Saturday, March 12, 2016

The Campaign Trail 2016: Trump Stumbles

The Republican party has had a busy week. On Thursday just east of Puerto Rico, the U.S. Virgin Islands held their caucuses, and – in one of the most interesting votes in this very unique presidential campaign – voted to leave them uncommitted. All six of the U.S. Virgin Islands delegates will remain unbound to any candidate until the Republican National Convention in July.

Guam, a United States territory east of the Philippines, held their Republican caucuses today as well, but all six of their delegates aren't bound and will remain uncommitted.

On Friday a rally for Donald Trump was cancelled after Trump's supporters and protesters, several of which were reportedly carrying signs supporting Senator Bernie Sanders, broke out in a fight.

Ben Carson, the second of Trump's former opponents to later endorse the billionaire said, “It's very sad that so many … are being taught that if you don't like what somebody has to say you have the right to interfere with their freedom of speech,” on Fox News' The Kelly File on Friday about the cancellation of Trump's rally.

However, it certainly seems like this is the environment that Trump himself has created at his rallies. Allegedly the billionaire has protesters, even those who are reportedly not interfering with the rallies, thrown out.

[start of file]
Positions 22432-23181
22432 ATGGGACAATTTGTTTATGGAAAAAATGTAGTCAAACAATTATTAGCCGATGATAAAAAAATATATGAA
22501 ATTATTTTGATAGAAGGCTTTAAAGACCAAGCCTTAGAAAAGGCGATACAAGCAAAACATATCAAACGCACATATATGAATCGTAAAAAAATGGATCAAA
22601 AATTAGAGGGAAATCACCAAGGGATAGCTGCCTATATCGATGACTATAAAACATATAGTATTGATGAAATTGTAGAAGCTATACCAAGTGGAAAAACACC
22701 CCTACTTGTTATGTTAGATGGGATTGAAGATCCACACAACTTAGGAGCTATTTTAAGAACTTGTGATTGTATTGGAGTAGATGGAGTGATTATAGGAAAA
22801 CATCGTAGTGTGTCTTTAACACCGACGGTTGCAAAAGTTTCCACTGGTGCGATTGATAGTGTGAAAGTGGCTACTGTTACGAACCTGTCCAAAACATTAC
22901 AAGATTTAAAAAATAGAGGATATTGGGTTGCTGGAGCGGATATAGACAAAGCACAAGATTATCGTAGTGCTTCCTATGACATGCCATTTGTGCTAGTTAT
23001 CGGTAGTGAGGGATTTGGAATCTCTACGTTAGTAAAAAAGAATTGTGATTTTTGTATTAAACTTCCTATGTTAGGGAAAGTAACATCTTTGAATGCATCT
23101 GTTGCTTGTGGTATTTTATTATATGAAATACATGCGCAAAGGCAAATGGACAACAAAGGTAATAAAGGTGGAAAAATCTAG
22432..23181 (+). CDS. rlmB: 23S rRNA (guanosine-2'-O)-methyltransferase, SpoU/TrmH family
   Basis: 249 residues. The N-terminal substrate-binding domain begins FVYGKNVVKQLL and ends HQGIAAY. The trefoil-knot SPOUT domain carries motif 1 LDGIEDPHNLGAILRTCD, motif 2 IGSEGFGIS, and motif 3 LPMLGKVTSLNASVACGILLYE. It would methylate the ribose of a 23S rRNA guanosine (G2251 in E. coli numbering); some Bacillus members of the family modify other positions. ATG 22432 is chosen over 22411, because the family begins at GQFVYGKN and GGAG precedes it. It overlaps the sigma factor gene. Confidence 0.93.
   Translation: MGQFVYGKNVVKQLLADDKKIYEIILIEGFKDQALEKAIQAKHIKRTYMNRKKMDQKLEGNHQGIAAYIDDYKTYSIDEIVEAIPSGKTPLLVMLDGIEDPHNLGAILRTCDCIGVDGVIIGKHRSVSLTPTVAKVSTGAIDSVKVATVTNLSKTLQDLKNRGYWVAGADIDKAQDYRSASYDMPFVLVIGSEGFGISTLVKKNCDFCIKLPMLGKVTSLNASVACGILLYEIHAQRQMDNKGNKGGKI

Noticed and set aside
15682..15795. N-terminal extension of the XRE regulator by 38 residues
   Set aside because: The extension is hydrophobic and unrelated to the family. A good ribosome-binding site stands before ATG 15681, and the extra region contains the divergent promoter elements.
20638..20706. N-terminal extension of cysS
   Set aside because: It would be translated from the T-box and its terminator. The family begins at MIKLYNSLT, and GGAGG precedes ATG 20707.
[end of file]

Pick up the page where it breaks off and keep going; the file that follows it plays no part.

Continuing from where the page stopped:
Friday's incident of violence at a Trump rally is only one of a trail of violent outbreaks over the campaign. Charges have been filed against a North Carolina rally attendee for allegedly attacking a protester. Countless videos have surfaced on social media platforms showing Trump supporters attacking protesters at rallies.

The violence doesn't seem to stop with the attendees. There have been incidents where secret service agents have been accused of unnecessary violence at Trump rallies against protesters. Allegedly Breitbart reporter Michelle Fields was forcefully taken down by Corey Lewandowski, campaign manager for Trump, at a press conference. Trump's campaign denies the claim but Washington Post reporter Ben Terris reportedly said he witnessed the attack.

This violent streak at Trump rallies should be of concern to not just Republicans but all people and Trump needs to come out and condemn violence and attacks at his rallies, including violence from his supporters.

Sadly this is not the case.

“My people are nice. Thousands and thousands of people, they caused no problem. They were taunted, they were harassed by these other people. These other people, by the way, some represent Bernie, our communist. … He should really get up and say to his people stop, stop,” Trump said at his rally in Dayton, Ohio Saturday.

This is in no way saying that some of Sanders' supporters and other protesters didn't start some of the violence but I don't believe that Trump's supporters didn't either. Every candidate should be condemning these actions and Carson needs to educate himself on the freedom of speech, since that would cover protesters as well.

Trump had his first major stumble in his 2016 campaign failing to win a single state today.